Plaintiff argues that the Industrial Commission erred in not finding that she was disabled by an occupational disease and entitled to disability benefits under G.S. 97-29.
In general, an opinion and award of the Industrial Commission is conclusive on appeal if the findings of fact are supported *565by competent evidence, and the conclusions of law supported by the findings. Barham v. Food World, 300 N.C. 329, 266 S.E. 2d 676, rehearing denied, 300 N.C. 562, 270 S.E. 2d 105 (1980).
In this case, the Commission found that plaintiff sustained a permanent injury as a result of her occupational disease, and awarded her $3,000.00 under G.S. 97-31(24). The Commission, however, did not make any findings as to plaintiffs disability. Disability, as defined by G.S. 97-2(9), means “incapacity because of injury to earn the wages which the employee was receiving at the time of injury in the same or any other employment.” To support a conclusion of disability our Supreme Court has said the Commission must find the following three facts:
(1) that plaintiff was incapable after his injury of earning the same wages he had earned before his injury in the same employment, (2) that plaintiff was incapable after his injury of earning the same wages he had earned before his injury in any other employment, and (3) that this individual’s incapacity to earn was caused by plaintiffs injury.
Hilliard v. Apex Cabinet Co., 305 N.C. 593, 595, 290 S.E. 2d 682, 683 (1982).
The Commission found that, except for an eight to ten month period, plaintiffs sole work experience, since she was twenty-five, was in defendant’s cotton mill. A nonsmoker, she began to have respiratory problems in 1978. Dr. Hayes testified that plaintiff should not work in an area where she would be exposed to cotton dust. Since plaintiff was laid off, she unsuccessfully looked for a job at Highland Mills, the local employment office, and a retail store. There was some evidence that indicated plaintiff was not hired at Highland Mills because she did not score well enough on the pulmonary function test, which could have been due to her byssinosis. This evidence supported plaintiffs claim of disability. Although the Commission may accept or reject any of plaintiffs evidence, it must make specific findings as to the facts upon which a compensation claim is based, including the extent of claimant’s disability. Priddy v. Cone Mills Corp., 58 N.C. App. 720, 294 S.E. 2d 743 (1982); Hundley v. Fieldcrest Mills, 58 N.C. App. 184, 292 S.E. 2d 766 (1982). We hold that plaintiff presented evidence of impairment of her wage earning capacity due to her occupational disease. The Commission, therefore, was required to *566either accept or reject any or all of plaintiffs evidence and make findings of fact as to whether plaintiff was disabled.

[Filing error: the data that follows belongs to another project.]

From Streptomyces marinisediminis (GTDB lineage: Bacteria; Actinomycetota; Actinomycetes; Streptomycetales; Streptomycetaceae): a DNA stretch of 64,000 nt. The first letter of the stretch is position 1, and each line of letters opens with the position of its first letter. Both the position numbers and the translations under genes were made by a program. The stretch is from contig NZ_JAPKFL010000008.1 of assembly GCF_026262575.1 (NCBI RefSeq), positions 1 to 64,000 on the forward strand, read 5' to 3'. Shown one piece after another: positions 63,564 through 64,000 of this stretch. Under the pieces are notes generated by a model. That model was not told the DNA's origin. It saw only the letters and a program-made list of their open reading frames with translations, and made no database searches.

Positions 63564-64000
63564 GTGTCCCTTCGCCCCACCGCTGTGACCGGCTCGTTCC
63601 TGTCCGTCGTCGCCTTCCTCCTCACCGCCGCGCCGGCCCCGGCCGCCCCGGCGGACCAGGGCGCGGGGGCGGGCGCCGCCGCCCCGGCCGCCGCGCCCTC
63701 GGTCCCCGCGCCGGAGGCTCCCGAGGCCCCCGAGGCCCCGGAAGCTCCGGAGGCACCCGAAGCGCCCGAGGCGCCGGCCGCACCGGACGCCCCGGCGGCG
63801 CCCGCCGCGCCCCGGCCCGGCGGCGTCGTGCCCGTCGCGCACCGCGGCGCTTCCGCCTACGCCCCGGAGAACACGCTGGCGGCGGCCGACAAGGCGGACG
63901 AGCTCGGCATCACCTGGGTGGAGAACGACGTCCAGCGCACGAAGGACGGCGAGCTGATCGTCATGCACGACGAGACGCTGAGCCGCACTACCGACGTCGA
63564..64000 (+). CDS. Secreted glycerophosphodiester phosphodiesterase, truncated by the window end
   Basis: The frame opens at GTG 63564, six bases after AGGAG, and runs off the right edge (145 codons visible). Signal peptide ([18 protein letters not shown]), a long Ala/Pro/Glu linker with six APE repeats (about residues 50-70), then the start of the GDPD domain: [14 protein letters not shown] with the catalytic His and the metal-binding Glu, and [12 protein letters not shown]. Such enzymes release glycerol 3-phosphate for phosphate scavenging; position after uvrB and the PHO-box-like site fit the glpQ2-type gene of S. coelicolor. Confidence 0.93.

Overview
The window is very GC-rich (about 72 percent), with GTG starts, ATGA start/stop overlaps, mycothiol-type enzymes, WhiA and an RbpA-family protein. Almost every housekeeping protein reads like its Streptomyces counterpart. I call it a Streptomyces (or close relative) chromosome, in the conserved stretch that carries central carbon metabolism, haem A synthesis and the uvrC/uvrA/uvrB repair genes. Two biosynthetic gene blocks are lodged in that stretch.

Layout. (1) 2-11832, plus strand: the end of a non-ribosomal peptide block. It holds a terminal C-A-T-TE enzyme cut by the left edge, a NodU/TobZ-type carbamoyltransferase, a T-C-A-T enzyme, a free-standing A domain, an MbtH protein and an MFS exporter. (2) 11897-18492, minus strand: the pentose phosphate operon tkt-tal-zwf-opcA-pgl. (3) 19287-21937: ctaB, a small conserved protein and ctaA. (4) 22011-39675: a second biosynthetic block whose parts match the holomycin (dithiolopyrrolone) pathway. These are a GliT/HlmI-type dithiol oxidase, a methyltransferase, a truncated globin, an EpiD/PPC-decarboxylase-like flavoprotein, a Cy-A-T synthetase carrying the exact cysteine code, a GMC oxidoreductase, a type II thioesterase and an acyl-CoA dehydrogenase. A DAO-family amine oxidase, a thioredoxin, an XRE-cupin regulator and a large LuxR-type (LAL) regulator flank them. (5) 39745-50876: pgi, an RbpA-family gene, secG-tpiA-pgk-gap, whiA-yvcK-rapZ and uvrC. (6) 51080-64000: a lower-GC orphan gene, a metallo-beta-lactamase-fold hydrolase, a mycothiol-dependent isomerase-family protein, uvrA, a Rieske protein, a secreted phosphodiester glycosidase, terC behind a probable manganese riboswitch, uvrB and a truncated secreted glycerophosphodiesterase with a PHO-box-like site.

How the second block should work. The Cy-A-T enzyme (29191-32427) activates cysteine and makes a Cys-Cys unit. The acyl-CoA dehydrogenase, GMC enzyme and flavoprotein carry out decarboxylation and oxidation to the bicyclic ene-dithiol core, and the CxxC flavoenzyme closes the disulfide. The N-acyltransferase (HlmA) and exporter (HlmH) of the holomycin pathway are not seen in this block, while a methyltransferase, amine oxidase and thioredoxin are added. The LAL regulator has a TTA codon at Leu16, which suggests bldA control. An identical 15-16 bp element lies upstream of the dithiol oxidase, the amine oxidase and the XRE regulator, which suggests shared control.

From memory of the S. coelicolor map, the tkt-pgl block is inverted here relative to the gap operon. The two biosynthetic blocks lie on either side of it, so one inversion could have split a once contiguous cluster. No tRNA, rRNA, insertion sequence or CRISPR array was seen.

Defendant cross appeals, arguing that the Commission erred in awarding plaintiff $3,000.00 pursuant to G.S. 97-31(24) and in ordering defendant to provide plaintiff with bronchodialator treatment. G.S. 97-31(24) provides:
In case of the loss of or permanent injury to any important external or internal organ or part of the body for which no compensation is payable under any other subdivision of this section, the Industrial Commission may award proper and equitable compensation not to exceed ten thousand dollars ($10,000). (Emphasis added.)
Defendant contends the evidence does not support the finding that plaintiffs injury was permanent. We disagree. Dr. Hayes suggested plaintiff was permanently impaired when he testified that “bronchodialator medication would be a suitable short-term-meaning months to perhaps several years or more — way in which her symptoms could be minimized and her lung function brought closer to normal.” As mentioned above, the Commission may accept or reject any or all of plaintiffs evidence. Clearly, the Commission chose to accept this evidence and found plaintiff was permanently impaired.
Defendant also contends that G.S. 97-31(24) does not apply to occupational diseases. We disagree. In both Priddy v. Cone Mills, supra, and Hundley v. Fieldcrest, supra, the plaintiffs suffered from byssinosis and were awarded benefits pursuant to G.S. 97-31(24) for their permanent injuries.
Defendant also argues that plaintiff has failed to show she is disabled. As we have mentioned above, there was some evidence which indicated plaintiff was disabled since she could not find another job after she was laid off. Because of this evidence the Commission must make findings of fact as to whether plaintiff suffered a loss to her earning capacity as a result of her occupational disease.
Remanded to the Industrial Commission for proceedings consistent with this opinion.
Judges Webb and Eagles concur.